A deeply disturbing report from The Federation of International Employers (FedEE)
The FedEE report remains in draft form, but is being made available at this stage to stimulate debate. Many will be shocked by our conclusions – but our analysis is based on over 20 years of closely monitoring the economy and anticipating a crisis just like the one we now face.
According the report’s authors, the rest of the World was so concerned with its misinformed hatred of China that it did nothing to help China contain the coronavirus. Governments outside China then went into a panic and over-reacted by imposing excessive lockdowns that ignored the economic consequences of their actions. Moreover, there was no excuse for such a reaction as there had been a complete indifference to numerous warnings of such a pandemic from Bill Gates in 2015, WHO in 2018 and FedEE in the Summer of 2019. It also points out that there are a host of contagious diseases that already regularly kill more people than we have seen so far with COVID-19 – but none of them has given rise to a lockdown.
Most startling of all, however, the report points out that the extent of the lockdown (when the World was already on the verge of a recession) could well have tipped it over into an uncontrollable downward economic spiral. This has been a potential threat ever since the abandonment of the Bretton Woods System by President Nixon on the 15th of August 1971. Soon after that, all major currencies became “fiat currencies” that had value purely based on a shared feeling of confidence, rather than backed by inherently precious and limited holdings such as gold (or a currency, like the dollar, that was so based) – that gave them true value. What’s more, this opened the door to almost limitless government spending, especially in G20 countries, based on borrowing and the free printing of currency (quantitative easing) to protect wealth and improve living standards. Thus, the US national debt alone now stands at US$25.3 Trillion.
The authors observe that this new affluence depended on one assumption – that the World’s GDP would keep growing. If it did, then governments could afford to pay the interest on its borrowings and confidence would be maintained. The World came near to losing that security in 2007/8 – but manage narrowly to escape collapse. That is why it has desperately been trying to avoid a further downturn, as the fear of the last recession still reverberates amongst the few who know how close things came to a wild panic in markets last time – and a final demise.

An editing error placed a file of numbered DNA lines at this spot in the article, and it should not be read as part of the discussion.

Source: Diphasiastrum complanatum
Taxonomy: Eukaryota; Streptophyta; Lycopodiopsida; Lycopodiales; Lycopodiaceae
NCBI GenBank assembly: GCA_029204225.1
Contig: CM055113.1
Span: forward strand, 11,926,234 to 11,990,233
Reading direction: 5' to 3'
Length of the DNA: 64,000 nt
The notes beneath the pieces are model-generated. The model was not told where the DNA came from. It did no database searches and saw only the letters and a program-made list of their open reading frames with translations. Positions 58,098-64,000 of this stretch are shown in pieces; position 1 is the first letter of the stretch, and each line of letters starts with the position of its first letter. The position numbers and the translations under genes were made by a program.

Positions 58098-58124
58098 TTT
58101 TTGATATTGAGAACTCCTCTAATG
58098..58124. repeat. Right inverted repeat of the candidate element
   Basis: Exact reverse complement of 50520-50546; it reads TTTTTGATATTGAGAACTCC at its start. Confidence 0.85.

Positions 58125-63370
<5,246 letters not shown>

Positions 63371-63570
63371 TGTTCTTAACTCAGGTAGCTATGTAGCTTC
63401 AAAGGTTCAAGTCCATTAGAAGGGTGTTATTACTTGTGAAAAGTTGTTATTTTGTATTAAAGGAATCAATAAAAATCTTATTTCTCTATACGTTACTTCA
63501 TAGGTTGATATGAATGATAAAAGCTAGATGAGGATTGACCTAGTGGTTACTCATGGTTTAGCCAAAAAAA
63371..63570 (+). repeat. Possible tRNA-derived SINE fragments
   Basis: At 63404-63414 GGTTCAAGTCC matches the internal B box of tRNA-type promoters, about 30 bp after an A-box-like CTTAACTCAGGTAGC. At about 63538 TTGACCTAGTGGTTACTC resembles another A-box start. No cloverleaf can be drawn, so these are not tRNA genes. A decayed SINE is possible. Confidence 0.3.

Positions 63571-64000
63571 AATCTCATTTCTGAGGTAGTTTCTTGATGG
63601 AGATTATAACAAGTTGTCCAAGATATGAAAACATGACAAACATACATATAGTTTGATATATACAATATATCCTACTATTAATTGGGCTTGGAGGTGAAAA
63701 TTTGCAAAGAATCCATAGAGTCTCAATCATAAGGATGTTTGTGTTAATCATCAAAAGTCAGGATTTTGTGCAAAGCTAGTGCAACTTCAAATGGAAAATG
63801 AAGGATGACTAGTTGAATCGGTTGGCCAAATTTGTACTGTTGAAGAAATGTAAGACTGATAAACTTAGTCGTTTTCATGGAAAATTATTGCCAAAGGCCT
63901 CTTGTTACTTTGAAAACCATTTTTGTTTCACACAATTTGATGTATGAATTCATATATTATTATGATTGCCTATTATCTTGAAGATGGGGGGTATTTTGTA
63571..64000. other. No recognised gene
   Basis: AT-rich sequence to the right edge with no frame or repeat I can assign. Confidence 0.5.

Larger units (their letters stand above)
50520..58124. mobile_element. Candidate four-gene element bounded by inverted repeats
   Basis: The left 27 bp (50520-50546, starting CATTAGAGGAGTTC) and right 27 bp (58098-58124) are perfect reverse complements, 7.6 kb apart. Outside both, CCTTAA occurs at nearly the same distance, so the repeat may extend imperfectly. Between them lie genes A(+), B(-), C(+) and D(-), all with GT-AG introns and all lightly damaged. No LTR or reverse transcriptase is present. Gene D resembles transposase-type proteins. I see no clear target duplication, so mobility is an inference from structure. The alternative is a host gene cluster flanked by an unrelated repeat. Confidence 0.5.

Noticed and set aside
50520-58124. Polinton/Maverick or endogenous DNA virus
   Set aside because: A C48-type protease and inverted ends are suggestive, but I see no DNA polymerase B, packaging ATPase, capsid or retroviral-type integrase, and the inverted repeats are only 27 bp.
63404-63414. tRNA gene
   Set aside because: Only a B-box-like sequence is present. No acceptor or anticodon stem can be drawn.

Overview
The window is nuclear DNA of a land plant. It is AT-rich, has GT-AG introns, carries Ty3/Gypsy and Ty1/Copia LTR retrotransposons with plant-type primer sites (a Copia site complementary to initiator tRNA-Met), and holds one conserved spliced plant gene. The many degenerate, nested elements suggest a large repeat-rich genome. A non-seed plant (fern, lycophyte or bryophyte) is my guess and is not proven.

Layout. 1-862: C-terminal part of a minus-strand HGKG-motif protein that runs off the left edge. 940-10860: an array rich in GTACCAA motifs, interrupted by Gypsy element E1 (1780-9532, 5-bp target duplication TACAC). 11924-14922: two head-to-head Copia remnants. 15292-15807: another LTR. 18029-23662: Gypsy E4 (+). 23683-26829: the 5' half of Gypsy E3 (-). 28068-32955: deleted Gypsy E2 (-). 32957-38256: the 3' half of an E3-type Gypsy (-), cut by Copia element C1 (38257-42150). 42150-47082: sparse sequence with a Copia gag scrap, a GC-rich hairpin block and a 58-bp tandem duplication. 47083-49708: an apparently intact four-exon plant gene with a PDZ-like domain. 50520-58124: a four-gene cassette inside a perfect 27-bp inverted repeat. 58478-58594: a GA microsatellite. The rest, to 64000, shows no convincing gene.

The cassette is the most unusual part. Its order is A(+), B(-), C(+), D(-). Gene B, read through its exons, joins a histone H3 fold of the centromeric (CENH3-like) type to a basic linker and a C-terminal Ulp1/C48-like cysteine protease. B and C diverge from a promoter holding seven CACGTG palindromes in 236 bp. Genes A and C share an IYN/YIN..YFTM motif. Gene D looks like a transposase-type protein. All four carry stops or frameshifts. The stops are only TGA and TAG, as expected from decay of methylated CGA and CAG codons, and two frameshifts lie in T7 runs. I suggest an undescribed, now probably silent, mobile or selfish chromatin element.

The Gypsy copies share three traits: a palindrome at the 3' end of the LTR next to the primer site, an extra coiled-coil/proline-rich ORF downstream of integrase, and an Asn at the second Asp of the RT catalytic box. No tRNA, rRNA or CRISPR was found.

Now governments have done what the last global financial crisis did not achieve – burst the bubble left by abandoning Bretton Woods System. We have already seen the huge impact the health crisis has had on stock markets, whilst the price of oil is now so low it cannot be given away. When the inherent value of currency consequently falls because confidence is shattered prices will escalate, not tumble – in spite of low demand. For currency traders, getting out of a position will be more important than the whole panoply of currency value tumbling down around their ears.
The Report does suggest, in a footnote, how things might be resolved by a mutually agreed elimination of debt – but unfortunately that would be quickly undermined. Like the overloaded credit card, in the end we all have to pay up – and the longer we leave it the more impossible that debt becomes. Governments have survived so long by a dangerous Faustian pact and by following the mantra of the fictional Gordon Gekko that “Greed, for lack of a better word, is good”.
For access to the Aftermath Report, please contact the FedEE Secretariat (email@example.com).